Thursday, September 16th | 10 Tishri 5782

June 6, 2016 4:00 am

Defending ALEH: Our Bridge to a More Fulfilling Life

avatar by Alan Spector

A disabled toddler being helped by an ALEH professional. Photo: ALEH website.

A disabled toddler being helped by an ALEH professional. Photo: ALEH website.

On Israel Independence Day, I was appalled to read an op-ed in The Algemeiner that was so deceptive and erroneous that it ruined my holiday.

Entitled “Institutionalization: Why Does Israel Continue to Be Infatuated With This Cruel and Archaic Approach?,” the piece frames ALEH, an Israeli network of warm and welcoming homes for children with severe physical and cognitive disabilities, as a source of harm and malice.

Of course, this couldn’t be further from the truth. As a parent who benefits from ALEH’s unique brand of care and compassion on a daily basis, I cannot and will not allow these claims to spread unchecked.

Throughout the article, the author paints a picture of horror-movie-style institutions. I was pained by the dishonesty. I couldn’t imagine why anyone would disseminate such blatant falsehoods about angels among men.

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It made me think of the famous sermon by English minister William Lonsdale Watkinson: “Denunciatory rhetoric is so much easier and cheaper than good works, and proves a popular temptation. Yet, is it far better to light the candle than to curse the darkness.”

ALEH has been a bright light in our lives. Though my son is very sweet and aware, he is autistic and mute. A few years ago, we realized that we simply couldn’t provide him with the dedicated care that he needed and deserved at home. After nearly a year of searching for a solution, we chose ALEH. We love him very much and miss him every day, but we know that we made the right choice. We know that we found partners who are as concerned about our son’s growth, development and quality of life as we are.

It should be understood that parents don’t surrender their children with a clear conscience. It is always with a heavy heart, and the struggle is constant. But those of us who find help outside of our homes do so for a reason (or several reasons). Negative and accusatory articles such as the venomous op-ed published in these pages only stoke fear and prey on a parents’ guilt. They inflict much harm, while serving no real purpose.

One passage from the article that stood out was the author’s lamentable anecdote about a girl’s injuries, which were obliquely blamed on the working staff without providing specifics. Aside from the fact that most injuries could happen anywhere, my understanding is that overcrowding and lack of resources is almost always the culprit when accidents occur. Advocates for alternative services, like the author, would do better fighting for funding rather than ridiculing extant and struggling organizations that have sacrificed so much and fought so hard for our children.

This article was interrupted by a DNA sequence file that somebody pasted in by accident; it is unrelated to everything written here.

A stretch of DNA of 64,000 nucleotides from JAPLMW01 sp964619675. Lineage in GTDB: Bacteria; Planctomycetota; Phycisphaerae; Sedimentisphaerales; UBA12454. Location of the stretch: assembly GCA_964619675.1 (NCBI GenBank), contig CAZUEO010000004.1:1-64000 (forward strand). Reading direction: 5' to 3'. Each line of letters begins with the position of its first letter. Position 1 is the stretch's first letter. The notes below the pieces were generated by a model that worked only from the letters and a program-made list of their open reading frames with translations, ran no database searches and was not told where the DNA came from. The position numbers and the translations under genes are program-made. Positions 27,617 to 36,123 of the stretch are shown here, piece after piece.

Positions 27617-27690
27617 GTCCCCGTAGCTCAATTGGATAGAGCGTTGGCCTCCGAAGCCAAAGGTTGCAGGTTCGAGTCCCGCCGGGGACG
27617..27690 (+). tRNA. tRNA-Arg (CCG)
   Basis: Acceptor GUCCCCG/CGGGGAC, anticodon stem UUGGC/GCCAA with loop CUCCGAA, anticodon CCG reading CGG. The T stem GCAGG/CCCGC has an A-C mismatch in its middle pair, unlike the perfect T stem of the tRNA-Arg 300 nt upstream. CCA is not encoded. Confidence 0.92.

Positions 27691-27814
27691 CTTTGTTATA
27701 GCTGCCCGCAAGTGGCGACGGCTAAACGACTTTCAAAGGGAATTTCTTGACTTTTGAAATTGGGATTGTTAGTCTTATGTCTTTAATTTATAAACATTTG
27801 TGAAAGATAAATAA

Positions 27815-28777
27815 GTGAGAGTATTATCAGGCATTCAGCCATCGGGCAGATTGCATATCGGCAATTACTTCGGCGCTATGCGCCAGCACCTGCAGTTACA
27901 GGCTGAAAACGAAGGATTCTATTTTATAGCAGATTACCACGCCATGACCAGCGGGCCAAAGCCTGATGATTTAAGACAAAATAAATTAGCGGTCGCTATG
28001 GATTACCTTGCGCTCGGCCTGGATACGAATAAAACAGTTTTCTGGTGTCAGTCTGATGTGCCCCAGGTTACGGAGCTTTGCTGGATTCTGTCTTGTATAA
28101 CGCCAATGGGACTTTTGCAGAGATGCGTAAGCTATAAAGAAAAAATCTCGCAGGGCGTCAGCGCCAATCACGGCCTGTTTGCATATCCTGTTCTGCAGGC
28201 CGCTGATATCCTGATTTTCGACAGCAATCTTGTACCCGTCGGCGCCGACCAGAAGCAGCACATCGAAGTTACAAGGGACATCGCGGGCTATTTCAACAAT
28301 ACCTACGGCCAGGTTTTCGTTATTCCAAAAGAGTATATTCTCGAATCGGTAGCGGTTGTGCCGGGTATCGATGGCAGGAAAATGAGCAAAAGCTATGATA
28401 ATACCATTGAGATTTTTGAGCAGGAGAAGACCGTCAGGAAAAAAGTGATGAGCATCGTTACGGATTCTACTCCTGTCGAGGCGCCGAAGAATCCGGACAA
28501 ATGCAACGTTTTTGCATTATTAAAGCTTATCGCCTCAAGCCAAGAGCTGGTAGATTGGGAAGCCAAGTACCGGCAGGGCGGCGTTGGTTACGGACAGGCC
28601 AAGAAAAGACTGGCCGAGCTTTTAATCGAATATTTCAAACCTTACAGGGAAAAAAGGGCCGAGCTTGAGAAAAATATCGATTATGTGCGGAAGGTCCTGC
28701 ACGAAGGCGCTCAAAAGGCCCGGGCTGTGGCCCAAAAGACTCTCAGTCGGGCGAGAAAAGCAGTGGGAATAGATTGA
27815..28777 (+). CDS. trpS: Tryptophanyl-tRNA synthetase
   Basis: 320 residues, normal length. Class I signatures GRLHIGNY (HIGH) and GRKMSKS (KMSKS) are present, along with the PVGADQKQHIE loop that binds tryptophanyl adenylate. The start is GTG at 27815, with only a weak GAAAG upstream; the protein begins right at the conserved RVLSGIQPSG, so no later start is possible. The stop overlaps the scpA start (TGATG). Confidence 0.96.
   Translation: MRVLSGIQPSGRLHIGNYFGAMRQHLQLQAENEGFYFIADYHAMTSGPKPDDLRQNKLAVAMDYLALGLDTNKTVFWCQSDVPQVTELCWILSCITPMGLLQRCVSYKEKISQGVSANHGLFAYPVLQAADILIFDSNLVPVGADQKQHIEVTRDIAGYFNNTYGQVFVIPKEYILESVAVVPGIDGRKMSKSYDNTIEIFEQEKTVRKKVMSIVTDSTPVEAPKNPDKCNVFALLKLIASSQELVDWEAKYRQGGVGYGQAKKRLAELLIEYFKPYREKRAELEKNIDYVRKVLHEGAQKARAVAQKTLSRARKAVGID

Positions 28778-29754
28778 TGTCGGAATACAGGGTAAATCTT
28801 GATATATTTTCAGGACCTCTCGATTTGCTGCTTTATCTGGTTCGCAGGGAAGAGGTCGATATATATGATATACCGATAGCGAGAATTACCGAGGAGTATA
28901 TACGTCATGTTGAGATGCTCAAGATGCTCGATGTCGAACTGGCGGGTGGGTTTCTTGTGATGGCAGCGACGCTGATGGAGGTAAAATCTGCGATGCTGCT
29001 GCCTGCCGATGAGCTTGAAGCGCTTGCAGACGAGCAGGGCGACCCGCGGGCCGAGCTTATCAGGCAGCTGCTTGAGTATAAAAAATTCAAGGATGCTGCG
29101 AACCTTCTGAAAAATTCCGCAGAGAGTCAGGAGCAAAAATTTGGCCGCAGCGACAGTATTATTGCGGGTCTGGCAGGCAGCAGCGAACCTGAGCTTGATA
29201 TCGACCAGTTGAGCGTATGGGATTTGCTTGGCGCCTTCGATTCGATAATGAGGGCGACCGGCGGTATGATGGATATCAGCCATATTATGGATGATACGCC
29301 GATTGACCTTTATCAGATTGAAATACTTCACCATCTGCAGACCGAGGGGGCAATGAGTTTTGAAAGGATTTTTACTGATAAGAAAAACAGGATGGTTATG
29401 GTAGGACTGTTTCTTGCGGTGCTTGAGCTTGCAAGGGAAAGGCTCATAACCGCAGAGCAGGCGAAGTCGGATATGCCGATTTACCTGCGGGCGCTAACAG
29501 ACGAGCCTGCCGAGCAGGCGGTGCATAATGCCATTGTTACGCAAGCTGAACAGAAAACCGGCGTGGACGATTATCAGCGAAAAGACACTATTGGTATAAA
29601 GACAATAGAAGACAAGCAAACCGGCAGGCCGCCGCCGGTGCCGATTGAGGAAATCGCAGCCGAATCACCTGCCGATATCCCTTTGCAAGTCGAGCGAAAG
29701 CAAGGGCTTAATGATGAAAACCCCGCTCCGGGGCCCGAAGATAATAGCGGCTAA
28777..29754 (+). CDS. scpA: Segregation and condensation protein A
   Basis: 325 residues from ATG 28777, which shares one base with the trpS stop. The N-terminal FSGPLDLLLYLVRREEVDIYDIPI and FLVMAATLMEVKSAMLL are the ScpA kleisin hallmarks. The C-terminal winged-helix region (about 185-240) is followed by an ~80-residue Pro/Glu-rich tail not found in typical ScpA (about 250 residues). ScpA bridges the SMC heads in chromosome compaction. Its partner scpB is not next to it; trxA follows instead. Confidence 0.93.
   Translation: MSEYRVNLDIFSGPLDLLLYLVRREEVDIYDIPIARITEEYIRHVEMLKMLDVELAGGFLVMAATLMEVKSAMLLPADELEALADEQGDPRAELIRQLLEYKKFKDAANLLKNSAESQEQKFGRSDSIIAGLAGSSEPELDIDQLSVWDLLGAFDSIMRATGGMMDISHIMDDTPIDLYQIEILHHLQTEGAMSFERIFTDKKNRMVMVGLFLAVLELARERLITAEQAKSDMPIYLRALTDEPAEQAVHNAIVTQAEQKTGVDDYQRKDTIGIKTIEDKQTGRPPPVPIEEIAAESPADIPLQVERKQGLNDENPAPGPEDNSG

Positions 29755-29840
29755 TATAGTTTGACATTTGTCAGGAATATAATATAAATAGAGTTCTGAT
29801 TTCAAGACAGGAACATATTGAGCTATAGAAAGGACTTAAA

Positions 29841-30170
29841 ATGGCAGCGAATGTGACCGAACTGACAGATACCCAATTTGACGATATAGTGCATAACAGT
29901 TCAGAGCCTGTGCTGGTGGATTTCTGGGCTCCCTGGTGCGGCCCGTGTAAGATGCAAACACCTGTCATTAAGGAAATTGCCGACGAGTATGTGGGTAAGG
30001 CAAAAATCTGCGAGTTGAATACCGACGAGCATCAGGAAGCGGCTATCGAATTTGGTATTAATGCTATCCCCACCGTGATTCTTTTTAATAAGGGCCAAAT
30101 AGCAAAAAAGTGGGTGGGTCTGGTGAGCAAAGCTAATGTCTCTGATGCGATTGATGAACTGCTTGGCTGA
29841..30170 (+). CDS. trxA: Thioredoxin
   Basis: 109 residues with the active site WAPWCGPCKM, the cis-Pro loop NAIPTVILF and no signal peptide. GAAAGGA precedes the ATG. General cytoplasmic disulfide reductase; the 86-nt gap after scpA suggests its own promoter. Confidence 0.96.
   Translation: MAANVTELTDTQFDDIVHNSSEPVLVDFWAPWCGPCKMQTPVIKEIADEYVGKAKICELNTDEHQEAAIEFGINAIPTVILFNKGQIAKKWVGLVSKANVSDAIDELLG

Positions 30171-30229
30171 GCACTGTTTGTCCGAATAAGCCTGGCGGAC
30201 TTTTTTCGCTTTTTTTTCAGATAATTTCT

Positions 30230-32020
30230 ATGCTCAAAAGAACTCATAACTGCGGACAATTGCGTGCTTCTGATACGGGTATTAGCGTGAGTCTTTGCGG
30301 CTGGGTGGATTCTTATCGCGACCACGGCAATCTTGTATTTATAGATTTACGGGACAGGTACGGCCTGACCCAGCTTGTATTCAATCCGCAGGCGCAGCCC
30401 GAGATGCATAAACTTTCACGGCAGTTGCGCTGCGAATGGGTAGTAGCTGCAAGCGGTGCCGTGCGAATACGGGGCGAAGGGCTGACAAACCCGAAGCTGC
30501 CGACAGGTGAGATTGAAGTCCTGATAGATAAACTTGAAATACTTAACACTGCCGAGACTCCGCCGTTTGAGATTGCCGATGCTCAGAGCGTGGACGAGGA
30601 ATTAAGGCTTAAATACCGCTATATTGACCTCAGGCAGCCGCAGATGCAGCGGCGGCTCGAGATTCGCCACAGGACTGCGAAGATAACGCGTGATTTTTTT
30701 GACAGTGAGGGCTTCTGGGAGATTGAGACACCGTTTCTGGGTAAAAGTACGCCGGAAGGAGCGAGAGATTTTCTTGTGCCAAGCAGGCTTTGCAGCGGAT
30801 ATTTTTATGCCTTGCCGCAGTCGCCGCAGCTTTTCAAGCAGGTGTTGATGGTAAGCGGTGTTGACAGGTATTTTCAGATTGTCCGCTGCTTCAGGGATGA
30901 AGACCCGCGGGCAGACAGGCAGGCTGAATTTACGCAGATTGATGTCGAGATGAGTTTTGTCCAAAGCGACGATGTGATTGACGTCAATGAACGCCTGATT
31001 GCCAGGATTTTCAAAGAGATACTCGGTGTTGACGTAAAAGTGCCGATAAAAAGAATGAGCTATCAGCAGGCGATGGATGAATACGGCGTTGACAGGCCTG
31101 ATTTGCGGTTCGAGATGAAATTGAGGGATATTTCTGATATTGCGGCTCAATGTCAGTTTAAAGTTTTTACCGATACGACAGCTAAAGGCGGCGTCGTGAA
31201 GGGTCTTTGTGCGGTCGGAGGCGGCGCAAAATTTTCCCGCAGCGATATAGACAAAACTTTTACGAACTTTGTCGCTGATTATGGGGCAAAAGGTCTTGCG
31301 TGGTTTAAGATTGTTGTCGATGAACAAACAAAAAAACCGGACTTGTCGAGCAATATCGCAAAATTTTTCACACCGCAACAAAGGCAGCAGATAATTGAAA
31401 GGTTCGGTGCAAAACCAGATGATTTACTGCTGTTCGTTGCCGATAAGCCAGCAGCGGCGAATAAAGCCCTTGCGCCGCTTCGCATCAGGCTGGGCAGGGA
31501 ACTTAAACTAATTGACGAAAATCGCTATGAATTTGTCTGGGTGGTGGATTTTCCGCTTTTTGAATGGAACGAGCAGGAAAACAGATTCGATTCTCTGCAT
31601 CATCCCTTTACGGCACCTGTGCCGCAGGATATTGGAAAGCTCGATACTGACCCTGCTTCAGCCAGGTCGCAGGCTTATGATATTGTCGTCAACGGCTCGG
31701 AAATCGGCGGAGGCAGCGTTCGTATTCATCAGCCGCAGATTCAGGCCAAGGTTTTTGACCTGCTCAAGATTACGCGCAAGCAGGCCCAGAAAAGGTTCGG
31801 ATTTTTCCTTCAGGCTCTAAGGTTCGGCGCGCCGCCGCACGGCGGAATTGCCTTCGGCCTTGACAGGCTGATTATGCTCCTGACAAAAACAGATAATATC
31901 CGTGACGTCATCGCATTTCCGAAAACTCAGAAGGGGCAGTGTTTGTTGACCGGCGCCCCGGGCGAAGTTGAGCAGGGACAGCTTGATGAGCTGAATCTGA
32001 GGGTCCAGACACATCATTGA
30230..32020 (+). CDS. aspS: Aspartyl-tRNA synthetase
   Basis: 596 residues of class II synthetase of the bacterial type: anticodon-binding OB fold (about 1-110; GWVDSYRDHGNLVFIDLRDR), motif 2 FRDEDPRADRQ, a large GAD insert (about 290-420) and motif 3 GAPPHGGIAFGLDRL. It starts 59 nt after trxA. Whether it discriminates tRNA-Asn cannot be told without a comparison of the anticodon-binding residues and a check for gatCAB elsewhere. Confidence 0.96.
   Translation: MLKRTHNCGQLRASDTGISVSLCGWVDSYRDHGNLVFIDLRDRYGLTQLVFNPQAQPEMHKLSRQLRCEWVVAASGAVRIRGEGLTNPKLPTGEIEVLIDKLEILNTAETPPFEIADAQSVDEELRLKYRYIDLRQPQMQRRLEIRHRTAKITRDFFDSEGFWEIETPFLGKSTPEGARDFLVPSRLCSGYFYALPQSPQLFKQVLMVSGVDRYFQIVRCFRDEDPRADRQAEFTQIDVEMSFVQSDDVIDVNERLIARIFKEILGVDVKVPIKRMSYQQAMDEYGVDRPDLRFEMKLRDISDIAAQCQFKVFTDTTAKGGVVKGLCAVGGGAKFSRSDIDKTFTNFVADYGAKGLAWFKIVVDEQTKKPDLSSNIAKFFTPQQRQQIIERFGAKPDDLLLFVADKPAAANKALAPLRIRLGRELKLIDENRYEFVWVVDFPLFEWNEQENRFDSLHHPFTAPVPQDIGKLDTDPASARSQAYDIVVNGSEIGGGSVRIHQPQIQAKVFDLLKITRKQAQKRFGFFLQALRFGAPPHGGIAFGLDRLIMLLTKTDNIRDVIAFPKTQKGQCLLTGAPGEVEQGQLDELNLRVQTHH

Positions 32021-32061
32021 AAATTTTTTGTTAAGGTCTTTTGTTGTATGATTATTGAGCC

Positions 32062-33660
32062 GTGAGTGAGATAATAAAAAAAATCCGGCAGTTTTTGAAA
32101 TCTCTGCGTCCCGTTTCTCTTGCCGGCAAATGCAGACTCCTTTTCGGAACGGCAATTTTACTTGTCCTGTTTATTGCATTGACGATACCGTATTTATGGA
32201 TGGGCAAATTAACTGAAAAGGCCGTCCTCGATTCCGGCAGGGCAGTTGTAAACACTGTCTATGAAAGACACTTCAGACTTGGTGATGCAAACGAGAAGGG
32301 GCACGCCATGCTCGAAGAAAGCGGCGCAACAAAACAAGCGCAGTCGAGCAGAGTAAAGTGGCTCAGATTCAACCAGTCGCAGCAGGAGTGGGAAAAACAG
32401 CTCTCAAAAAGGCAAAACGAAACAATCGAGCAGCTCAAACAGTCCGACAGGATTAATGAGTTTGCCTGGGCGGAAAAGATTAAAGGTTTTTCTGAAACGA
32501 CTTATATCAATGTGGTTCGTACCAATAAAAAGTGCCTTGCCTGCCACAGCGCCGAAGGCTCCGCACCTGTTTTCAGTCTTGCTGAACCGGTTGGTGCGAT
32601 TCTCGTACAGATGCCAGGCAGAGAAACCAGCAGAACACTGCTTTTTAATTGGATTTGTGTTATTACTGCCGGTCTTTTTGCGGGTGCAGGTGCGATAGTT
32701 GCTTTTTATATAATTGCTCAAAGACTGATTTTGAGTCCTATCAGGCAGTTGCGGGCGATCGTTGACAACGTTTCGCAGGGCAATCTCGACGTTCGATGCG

Statements about the ideal, like “Let them live with their biological parents” and “Let them stay in a community setting,” just roll off the tongue. But can you imagine a situation where a child never sleeps, is unable to stay in school, constantly wets his pants, can’t speak, refuses to eat, can’t undergo dental treatment and requires constant care from two adults day after day, year after year? I can, because I have lived it. And I can no longer imagine a life without ALEH.

Though I was skeptical (even fearful) at first, I can honestly say that my overall impressions of ALEH have been incredibly positive.

This home away from home includes a beautiful living space, a school, virtually limitless activity resources, a committed staff and competent administrators who are always on call. I have seen the administrators and staff operate on a day-to-day basis under varying circumstances and extreme pressure, and I am truly impressed with their poise and professionalism.

Most importantly, ALEH never makes parents feel like outsiders. We are always included in decisions, always told the truth about anything that happens and always welcome.

For my family, and especially for my son, ALEH has literally been a life-saver and a bridge to a more fulfilling life. My son is much calmer and more focused. The discipline and steady routine has helped him tremendously, and being around children his own age has helped him learn to interact (at his own level) and fend for himself in some respects.

So, is ALEH an “institution” as the op-ed’s author pejoratively declares? Are children at ALEH in danger? Most certainly not. If there was even one act of carelessness or cruelty that I was aware of, my son would not be there. As I see it, castigating a dedicated and successful organization by calling it “archaic and cruel” is at best reckless, and at worst intentionally dishonest. I’m still not sure why the author chose to attack one of the few viable entities in Israel simply because it falls short of her idealized conception. But I would be happy to have a real discussion with her.

The opinions presented by Algemeiner bloggers are solely theirs and do not represent those of The Algemeiner, its publishers or editors. If you would like to share your views with a blog post on The Algemeiner, please be in touch through our Contact page.

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